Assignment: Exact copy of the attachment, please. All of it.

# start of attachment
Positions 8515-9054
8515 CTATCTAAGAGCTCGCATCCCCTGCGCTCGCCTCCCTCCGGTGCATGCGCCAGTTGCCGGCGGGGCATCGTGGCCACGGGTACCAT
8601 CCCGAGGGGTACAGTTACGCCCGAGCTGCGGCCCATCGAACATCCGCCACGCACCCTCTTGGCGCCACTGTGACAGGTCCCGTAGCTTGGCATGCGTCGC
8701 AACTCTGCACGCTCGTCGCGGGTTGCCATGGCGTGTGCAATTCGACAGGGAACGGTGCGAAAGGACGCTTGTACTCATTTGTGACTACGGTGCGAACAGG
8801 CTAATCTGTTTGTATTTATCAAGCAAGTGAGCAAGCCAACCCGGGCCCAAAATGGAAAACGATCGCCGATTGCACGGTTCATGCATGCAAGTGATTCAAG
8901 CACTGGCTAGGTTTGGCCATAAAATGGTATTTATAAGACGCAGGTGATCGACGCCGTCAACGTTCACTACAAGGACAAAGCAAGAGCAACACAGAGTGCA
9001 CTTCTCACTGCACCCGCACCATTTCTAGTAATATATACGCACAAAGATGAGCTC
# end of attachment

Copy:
Positions 8515-9054
8515 CTATCTAAGAGCTCGCATCCCCTGCGCTCGCCTCCCTCCGGTGCATGCGCCAGTTGCCGGCGGGGCATCGTGGCCACGGGTACCAT
8601 CCCGAGGGGTACAGTTACGCCCGAGCTGCGGCCCATCGAACATCCGCCACGCACCCTCTTGGCGCCACTGTGACAGGTCCCGTAGCTTGGCATGCGTCGC
8701 AACTCTGCACGCTCGTCGCGGGTTGCCATGGCGTGTGCAATTCGACAGGGAACGGTGCGAAAGGACGCTTGTACTCATTTGTGACTACGGTGCGAACAGG
8801 CTAATCTGTTTGTATTTATCAAGCAAGTGAGCAAGCCAACCCGGGCCCAAAATGGAAAACGATCGCCGATTGCACGGTTCATGCATGCAAGTGATTCAAG
8901 CACTGGCTAGGTTTGGCCATAAAATGGTATTTATAAGACGCAGGTGATCGACGCCGTCAACGTTCACTACAAGGACAAAGCAAGAGCAACACAGAGTGCA
9001 CTTCTCACTGCACCCGCACCATTTCTAGTAATATATACGCACAAAGATGAGCTC